Friday, June 3, 2011

National (un)employment in May

Released today: National employment data and the national unemployment rate for May 2011

From April to May, total employment in the U.S. increased by 682,000. Employment normally increases by 628,000 at this time of year, so the increase was only 54,000 jobs more than normal.

May's gain was smaller than the improvements seen in the first few months of 2011. Based on this single month's data, some might declare that the economic recovery has stalled or that we're turning again toward a recession. Take caution with such gloomy declarations! One month of data is not a trend -- it's just a moment in time. Looking at several months of data, the trend still indicates we're experiencing healthy, gradual growth in employment.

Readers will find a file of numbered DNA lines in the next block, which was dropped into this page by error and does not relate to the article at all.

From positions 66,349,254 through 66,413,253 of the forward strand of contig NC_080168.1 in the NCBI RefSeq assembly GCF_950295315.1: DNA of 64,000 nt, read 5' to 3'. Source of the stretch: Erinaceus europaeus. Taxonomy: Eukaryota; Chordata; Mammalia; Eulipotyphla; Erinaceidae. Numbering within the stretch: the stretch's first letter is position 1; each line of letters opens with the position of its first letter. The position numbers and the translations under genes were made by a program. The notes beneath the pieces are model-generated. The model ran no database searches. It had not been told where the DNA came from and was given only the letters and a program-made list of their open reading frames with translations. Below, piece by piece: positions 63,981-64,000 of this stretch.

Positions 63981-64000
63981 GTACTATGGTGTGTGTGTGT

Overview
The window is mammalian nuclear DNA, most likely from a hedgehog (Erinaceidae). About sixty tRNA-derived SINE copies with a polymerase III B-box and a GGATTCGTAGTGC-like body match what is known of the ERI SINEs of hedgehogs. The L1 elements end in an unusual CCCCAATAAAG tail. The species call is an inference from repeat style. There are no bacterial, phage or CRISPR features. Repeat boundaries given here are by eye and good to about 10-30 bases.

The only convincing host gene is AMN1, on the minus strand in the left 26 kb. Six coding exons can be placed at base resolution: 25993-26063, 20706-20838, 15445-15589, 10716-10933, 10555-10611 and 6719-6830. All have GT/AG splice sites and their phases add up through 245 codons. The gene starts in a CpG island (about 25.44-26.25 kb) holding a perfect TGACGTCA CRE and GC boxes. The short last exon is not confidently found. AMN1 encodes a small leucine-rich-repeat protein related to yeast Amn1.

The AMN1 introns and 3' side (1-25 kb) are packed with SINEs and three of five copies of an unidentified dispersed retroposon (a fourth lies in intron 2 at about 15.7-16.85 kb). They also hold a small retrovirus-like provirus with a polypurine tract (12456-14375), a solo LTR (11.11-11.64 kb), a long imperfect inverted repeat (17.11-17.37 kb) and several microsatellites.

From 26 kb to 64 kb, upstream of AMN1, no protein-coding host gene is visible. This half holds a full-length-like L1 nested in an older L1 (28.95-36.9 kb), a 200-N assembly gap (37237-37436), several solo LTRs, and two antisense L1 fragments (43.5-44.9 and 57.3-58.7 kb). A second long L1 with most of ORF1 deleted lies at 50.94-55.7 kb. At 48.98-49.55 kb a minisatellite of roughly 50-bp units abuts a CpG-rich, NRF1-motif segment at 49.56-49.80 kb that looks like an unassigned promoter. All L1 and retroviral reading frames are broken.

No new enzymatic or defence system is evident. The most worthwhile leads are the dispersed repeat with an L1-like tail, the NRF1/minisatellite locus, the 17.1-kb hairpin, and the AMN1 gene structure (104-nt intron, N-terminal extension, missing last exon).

Industries adding jobs in May included health care, mining, and professional and business services.

At 9.1 percent, the national unemployment rate was essentially unchanged in May*. In the final months of 2010 the unemployment rate was gradually decreasing, but since the start of the year it has seen almost no change. It's very likely that some of the unemployed persons who who were discouraged by the poor labor market have again resumed the search for work, thereby increasing the number of people officially counted as unemployed.

For more information about the latest numbers, please see the press release from the Bureau of Labor Statistics.

* Seasonally adjusted

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